We’re rapidly approaching a year in a global pandemic and let’s be honest, pandemic fatigue is real. However, I’m dealing with an offshoot of that – what I’ll call pandemic paralysis.
I tend to get cabin fever around this time of year, and now as snowstorm after snowstorm rolls through central Pennsylvania, I’ve been starting to think about a change of scenery come spring and summer. But I can’t really bring myself to try to plan anything at this point, because I don’t want to invest the thought or time or money or anything into something I fear will just get scrapped again.
While that may seem cynical, I have a pretty good basis for my paralysis. We’ve spent a year now thinking that things will be better a few months down the road, only to find it’s not. We started talking about taking a big family vacation last spring, but pushed back to July and then
November before indefinitely suspending plans. I tried to plan for a COVID-safe cheerleading season, but a decision on winter sports was delayed a number of times and the season was finally cancelled in early December. I honestly just don’t have the mental energy to try to plan something for a few months down the road and sit hoping it will actually happen.
I’m an indecisive person as it is, so I thought maybe I was the only one suffering from said pandemic paralysis. After all, the COVID vaccine has started to roll out. Spring and summer mean more outdoor opportunities and easier social distancing, right? So I polled my friends on Facebook.
It turns out I’m not alone in my caution, although a lot of friends are feeling cautiously optimistic. A handful have trips planned as soon as April and May, with vacation insurance and other safeguards in place. Others have made plans a little farther out, with the same caveats, or they can easily shift their plans if things still aren’t safe, they’ve said.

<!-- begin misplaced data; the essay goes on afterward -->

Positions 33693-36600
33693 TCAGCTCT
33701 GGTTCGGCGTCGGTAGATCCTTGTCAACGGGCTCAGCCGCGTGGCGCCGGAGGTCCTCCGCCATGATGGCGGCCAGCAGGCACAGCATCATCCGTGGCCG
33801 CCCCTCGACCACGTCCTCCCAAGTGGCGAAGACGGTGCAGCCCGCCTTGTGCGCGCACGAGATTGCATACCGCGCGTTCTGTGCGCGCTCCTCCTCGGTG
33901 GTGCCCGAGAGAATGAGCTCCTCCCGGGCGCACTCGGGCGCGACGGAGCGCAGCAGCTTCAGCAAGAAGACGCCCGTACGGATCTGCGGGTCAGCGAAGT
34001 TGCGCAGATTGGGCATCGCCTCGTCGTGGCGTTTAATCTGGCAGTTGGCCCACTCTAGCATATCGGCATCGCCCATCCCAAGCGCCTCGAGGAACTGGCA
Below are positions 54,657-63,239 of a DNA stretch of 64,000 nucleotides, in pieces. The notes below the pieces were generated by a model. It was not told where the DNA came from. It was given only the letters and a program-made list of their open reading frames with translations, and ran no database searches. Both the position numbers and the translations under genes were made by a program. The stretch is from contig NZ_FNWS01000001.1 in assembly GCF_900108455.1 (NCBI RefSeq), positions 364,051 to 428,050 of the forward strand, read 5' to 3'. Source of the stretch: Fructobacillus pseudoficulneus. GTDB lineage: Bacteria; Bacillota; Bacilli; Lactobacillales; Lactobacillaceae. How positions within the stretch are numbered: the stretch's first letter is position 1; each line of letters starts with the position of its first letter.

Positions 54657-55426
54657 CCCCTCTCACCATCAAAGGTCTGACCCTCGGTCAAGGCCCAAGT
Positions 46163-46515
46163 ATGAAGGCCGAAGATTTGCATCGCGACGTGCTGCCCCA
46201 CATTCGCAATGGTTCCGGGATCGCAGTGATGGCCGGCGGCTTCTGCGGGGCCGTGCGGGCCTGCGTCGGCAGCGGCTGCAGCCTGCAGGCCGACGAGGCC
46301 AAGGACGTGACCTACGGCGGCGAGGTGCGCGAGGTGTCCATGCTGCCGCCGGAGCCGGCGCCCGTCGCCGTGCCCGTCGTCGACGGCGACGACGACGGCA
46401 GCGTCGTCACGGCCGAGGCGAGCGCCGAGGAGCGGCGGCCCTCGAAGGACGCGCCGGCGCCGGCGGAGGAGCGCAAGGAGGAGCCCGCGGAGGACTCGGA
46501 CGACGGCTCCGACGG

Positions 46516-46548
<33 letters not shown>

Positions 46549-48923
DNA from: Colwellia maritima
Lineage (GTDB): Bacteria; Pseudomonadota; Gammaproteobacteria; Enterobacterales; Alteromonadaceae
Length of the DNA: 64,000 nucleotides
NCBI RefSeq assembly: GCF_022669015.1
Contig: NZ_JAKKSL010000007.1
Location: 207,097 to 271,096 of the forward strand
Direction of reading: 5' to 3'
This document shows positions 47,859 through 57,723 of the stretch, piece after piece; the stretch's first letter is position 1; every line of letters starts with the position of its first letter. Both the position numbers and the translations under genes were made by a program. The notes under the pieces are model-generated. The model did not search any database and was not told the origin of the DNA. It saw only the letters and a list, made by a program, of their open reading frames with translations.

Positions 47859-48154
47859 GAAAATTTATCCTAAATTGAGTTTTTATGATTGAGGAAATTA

Others have planned vacations that can be almost completely socially distant, come what may, such as booking a house through AirBnB or VRBO in a more remote area when they can just enjoy the change of scenery. My husband and daughters and I ended up doing that last August, and rented a house in middle-of-nowhere southern Virginia, surrounded by mountains and an orchard. There were no “overly people-y” attractions nearby; we hiked a piece of the Appalachian Trail (thus adding our fourth state!) and visited the Natural Bridge mid-week with few people around. And honestly, just the views as we drove through the mountains were refreshing to the soul.
I think that’s what we’re all looking for, the opportunity for a little pick-me-up. And for a lot of folks, the thought that maybe, just maybe, we might be able to get away in a few months is helping.
“I made plans with my sisters for a getaway after Labor Day,” says former Central Penn Parent editorial director Cathy Hirko. “I’m being optimistic. But, just making those plans has lifted my spirits.”
What’s your outlook on spring and summer plans? Do you share my pandemic paralysis or have you found a way to plan something to look forward to? I’d love to hear your thoughts in the comments below, or email me!